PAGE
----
The news release to announce that Hootie Johnson, a Columbian, would become the next chairman of Augusta National Golf Club and the Masters Tournament prompted a shrug from the then editor in charge of The State sports department.
He ordered the information capsulized into six paragraphs, wrote a one-column headline and placed the story on page 6C – beneath the report on the results of the Nike (now Web.com) Tour tournament in Florence.
“What’s the big deal?” he asked.
Well, Hootie Johnson always has been a “big deal” – in business, in philanthropy, in public service and in sports, and now he would be taking over one of the most influential positions in golf.
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That scenario from 1998 comes to mind after learning of his death Friday at age 86 and reminds what an incredible influence he left.
His achievements have been well chronicled, and never to be forgotten is his contribution to golf. Even 11 years after relinquishing the chairmanship of Augusta National and the Masters, the changes he made and the direction he provided still resonate.
He, more than anyone, made sure the Masters would remain worthy of “major” designation. “Keeping the course current,” he liked to say.
But “keeping the course current” involved change, and change went down hard in the pre-Johnson days at Augusta National, a club that drips in tradition dating to its founding in the 1930s. Alterations came slowly, if at all.
No one had more respect for those traditions that Johnson, but he also realized the game, like everything else, had changed, and those who do not adjust get left behind.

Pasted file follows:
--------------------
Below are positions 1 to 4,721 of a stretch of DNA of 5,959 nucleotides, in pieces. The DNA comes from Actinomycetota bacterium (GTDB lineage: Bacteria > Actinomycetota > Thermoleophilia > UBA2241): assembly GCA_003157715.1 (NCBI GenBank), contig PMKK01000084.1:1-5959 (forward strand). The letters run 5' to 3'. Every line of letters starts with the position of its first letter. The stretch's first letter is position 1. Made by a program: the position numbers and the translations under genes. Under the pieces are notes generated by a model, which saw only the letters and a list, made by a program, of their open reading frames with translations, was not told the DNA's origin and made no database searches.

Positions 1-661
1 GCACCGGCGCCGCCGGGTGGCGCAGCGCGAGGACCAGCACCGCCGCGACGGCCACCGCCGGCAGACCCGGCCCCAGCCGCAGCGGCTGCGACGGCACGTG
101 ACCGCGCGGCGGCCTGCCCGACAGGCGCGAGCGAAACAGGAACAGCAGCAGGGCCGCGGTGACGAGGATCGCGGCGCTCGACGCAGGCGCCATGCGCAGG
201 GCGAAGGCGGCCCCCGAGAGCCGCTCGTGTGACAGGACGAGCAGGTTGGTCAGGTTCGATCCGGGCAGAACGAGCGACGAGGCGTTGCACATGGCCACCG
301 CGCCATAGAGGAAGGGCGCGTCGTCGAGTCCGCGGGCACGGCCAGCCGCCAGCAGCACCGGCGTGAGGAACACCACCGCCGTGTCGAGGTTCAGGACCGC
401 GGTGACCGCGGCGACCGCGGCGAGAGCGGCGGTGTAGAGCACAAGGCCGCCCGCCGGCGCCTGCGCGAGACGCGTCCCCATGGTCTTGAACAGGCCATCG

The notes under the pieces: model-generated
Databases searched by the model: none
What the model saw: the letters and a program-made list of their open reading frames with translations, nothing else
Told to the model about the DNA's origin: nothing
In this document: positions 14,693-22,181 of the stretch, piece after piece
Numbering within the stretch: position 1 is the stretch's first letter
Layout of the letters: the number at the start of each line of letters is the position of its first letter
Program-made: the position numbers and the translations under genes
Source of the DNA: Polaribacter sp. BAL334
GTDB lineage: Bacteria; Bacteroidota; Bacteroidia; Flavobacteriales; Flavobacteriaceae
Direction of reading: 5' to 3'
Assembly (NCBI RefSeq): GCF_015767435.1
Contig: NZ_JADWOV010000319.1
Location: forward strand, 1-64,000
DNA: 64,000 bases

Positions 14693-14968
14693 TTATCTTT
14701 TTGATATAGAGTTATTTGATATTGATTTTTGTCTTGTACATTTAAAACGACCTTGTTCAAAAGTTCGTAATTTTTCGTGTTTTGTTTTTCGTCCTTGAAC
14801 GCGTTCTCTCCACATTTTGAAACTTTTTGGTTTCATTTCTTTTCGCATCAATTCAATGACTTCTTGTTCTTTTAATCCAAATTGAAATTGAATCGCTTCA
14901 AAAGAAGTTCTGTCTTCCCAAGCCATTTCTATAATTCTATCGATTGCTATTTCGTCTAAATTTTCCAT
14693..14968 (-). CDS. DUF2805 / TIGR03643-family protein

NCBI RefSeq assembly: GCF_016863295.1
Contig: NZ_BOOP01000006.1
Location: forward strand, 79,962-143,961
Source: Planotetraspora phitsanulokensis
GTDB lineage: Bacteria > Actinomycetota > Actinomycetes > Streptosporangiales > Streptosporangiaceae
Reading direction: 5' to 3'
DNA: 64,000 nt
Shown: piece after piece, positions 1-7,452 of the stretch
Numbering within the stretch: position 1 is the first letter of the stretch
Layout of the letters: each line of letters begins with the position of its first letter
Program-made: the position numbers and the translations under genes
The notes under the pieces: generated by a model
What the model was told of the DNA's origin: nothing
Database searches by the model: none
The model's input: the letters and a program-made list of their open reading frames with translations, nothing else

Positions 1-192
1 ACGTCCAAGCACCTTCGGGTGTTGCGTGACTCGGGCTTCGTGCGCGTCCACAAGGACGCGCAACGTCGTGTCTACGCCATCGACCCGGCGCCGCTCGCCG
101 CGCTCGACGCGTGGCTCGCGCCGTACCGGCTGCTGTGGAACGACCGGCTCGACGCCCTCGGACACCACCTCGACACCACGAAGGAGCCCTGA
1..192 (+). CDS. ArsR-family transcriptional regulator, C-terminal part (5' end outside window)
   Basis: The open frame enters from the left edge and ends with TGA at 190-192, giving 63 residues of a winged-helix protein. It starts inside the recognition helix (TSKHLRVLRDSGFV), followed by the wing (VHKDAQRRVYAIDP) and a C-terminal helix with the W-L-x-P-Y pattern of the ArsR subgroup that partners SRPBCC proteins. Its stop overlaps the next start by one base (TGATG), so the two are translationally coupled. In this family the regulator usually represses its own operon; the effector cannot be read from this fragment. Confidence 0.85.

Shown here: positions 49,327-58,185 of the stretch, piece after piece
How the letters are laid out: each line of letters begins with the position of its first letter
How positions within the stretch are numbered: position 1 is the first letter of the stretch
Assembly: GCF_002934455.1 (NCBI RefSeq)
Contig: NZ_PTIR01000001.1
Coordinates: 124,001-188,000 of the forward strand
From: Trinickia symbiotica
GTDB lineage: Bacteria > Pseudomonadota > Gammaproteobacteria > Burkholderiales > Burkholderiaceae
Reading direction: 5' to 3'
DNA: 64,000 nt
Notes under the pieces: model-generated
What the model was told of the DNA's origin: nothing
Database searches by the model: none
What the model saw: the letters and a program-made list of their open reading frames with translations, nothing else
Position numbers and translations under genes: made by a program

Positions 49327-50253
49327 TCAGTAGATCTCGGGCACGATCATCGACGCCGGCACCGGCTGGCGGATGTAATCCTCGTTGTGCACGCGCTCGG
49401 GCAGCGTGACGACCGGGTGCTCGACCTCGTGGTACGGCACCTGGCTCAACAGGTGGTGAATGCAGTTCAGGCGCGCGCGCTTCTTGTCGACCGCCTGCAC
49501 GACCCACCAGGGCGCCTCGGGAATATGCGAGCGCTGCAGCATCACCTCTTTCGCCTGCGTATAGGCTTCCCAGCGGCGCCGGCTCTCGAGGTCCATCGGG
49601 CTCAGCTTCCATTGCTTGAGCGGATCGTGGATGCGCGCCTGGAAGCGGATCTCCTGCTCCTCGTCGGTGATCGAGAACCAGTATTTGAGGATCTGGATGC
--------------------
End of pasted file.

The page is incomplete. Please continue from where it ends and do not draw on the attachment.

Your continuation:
A wise philosopher once noted that if you aren’t improving, you’re losing ground. Along those lines, if you aren’t improving, it’s your own fault. Those sound like the credos he brought to Augusta and the Masters.
Consider the big picture. Change had to come to the golf course to combat the advance in equipment technology and stronger, more physically fit players.
Johnson’s announcement in 2001 – three years into his tenure – hit the golf world like an unexpected sonic boom. First, Augusta National did not reveal action in advance. Second, the golf course would be altered. And here he was talking about plans for the future for one of the game’s most revered layouts.
Never mind that the course has evolved through the years. The nines had been reversed and the 16th hole completely rebuilt. Grasses on the greens had been changed. Bunkers and tees moved, and no one found out until tournament time.
But Johnson and architect Tom Fazio foresaw the need for significant alterations to keep the Masters from becoming another of the PGA Tour’s cookie-cutter events.
“I think any of us probably hate to see people hitting sand wedges into 425-yard par 4s,” he said.
The trend he started ensured Augusta National wouldn’t become obsolete.
Johnson’s record of achievement in business illustrates he understood the result of being pro-active, and he brought the plan to Augusta National.
Critics of the course change included Jack Nicklaus and Arnold Palmer, and their opinions had to be difficult to ignore. But Johnson remained firm and the layout eventually stretched to almost 7,500 yards. Add strategic bunkers and trees, and the layout grew teeth. The additional distance turned the 18th hole into a pushover for a finishing hole to a snarling beast.